BY THE COURT
2015 Supp. 60-237 does not permit postconviction discovery in
a criminal case.
from Sedgwick District Court; Jeffrey E. Goering, judge.
Kristen B. Patty, of Wichita, argued the cause and was on the
briefs for appellant, and Elgin R. Robinson Jr., appellant
pro se, was on a supplemental brief.
A. Isherwood, assistant district attorney, argued the cause,
and Marc Bennett, district attorney, and Derek Schmidt,
attorney general, were with her on the briefs for appellee.
Robinson Jr. appeals the district court's denial of his
postconviction motion to compel discovery. We affirm.
and Procedural Background
2008, a Sedgwick County jury convicted Elgin Robinson Jr. of
capital murder, rape, aggravated kidnapping, aggravated
indecent liberties with a minor, and violation of a
protection from abuse order. The district court sentenced him
to life imprisonment without parole plus 247 additional
months. Robinson appealed, and this court affirmed his
convictions. State v. Robinson, 293 Kan. 1002, 270
P.3d 1183 (2012). On May 18, 2012, Robinson filed a motion
under K.S.A. 60-1507 arguing ineffective assistance of
counsel. The district court denied the motion after a
nonevidentiary hearing, and the Court of Appeals affirmed.
Robinson v. State, No. 111, 923, 2016 WL 1169381
(Kan. App. 2016) (unpublished decision), review
denied 306 Kan. 1320 (2017).
2015, Robinson filed a pro se "motion to compel
exculpatory discovery pursuant to K.S.A. 60-237 and
Brady/Giglio rules." Robinson argued that the State had
withheld information suggesting that a witness who testified
against him-Detective Timothy Relph-was not credible.
response to Robinson's motion, the State noted that
K.S.A. 2015 Supp. 22-3212, not K.S.A. 2015 Supp. 60-237,
governs discovery in criminal cases and does not address any
duty to disclose information in a postconviction setting. The
State acknowledged that under Brady v. Maryland, 373
U.S. 83, 83 S.Ct. 1194, 10 L.Ed.2d 215 (1963), and Giglio
v. United States, 405 U.S. 150, 153-55, 92 S.Ct. 763, 31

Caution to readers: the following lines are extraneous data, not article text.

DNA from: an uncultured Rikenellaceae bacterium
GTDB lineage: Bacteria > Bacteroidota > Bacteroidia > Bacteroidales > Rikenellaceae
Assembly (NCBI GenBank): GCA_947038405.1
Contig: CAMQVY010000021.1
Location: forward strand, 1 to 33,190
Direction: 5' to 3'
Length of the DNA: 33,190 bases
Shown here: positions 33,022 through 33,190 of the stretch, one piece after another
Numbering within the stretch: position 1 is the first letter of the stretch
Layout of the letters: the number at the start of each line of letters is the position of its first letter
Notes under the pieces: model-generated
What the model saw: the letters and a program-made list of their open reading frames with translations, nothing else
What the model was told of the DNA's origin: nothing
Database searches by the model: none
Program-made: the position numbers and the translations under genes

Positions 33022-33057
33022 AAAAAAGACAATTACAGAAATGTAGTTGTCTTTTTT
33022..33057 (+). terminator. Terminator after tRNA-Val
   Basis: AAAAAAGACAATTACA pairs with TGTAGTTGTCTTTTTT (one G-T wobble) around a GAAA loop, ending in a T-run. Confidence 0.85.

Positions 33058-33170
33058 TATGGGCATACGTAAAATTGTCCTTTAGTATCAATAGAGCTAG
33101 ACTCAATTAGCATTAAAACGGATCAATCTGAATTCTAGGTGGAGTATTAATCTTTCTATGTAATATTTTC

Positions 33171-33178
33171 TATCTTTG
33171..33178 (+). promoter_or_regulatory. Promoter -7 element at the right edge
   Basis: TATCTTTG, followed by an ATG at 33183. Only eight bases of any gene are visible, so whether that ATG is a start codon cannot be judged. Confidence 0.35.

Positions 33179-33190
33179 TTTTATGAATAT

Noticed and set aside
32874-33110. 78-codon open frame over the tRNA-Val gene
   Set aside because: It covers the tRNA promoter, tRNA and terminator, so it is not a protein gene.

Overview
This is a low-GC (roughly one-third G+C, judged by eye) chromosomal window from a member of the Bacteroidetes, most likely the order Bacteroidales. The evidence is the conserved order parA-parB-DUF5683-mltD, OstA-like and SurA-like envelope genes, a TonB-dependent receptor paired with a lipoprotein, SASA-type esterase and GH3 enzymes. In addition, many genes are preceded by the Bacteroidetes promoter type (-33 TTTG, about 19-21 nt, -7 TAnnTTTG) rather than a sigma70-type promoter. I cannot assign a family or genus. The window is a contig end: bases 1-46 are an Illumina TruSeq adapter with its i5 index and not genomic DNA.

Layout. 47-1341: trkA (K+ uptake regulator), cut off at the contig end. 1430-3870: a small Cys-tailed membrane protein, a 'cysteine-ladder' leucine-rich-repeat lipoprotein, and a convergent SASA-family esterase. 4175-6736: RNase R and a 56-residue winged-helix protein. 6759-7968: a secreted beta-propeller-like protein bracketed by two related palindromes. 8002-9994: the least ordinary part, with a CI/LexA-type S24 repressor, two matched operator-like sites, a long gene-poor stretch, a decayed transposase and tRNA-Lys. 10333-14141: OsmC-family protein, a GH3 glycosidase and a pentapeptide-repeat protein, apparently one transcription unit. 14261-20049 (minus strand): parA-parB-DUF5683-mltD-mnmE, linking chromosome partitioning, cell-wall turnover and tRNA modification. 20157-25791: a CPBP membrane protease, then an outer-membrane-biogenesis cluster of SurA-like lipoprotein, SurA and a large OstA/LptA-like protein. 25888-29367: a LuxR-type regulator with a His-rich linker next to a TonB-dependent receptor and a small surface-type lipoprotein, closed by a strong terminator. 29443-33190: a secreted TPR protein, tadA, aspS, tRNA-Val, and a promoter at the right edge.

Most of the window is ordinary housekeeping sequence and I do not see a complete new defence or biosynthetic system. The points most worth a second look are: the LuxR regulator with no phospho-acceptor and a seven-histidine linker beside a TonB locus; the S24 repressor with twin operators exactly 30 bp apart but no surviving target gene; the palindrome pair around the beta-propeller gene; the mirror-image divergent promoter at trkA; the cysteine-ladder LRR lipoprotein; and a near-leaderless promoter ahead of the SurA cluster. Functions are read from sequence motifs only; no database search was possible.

L.Ed.2d 104 (1972), the State has a continuing duty to
disclose evidence favorable to the defense, even after
conviction, if the State knew of that evidence during trial.
However, the State argued that it had no
"Brady/Giglio" information regarding
Detective Relph and, therefore, Robinson's motion was
district court denied Robinson's motion. It concluded
that, "[b]ecause the State is not in possession of any
information covered by Defendant's Motion, there is no
information for the Court to order the State to
moved for reconsideration. In this pro se motion, Robinson
asked the district court to conduct an in camera review of
Relph's personnel file to determine whether the file
contained "information that is deemed Brady/Giglio
material." Robinson alleged that Relph had lied under
oath at a federal trial and that the State did not disclose
the district court denied Robinson's motion. The judge
observed that Robinson had cited no rule of criminal
procedure allowing for "a post-conviction motion for
Brady/Giglio information of a witness who had
testified in the Defendant's underlying trial." It
concluded that, if Robinson had been improperly denied such
evidence during trial, his remedy was a direct appeal or
motion under K.S.A. 60-1507. Furthermore, the court ruled,
the State "averred that it had no Brady/Giglio
information regarding Detective Relph," and
Robinson's allegations of perjury, without something ...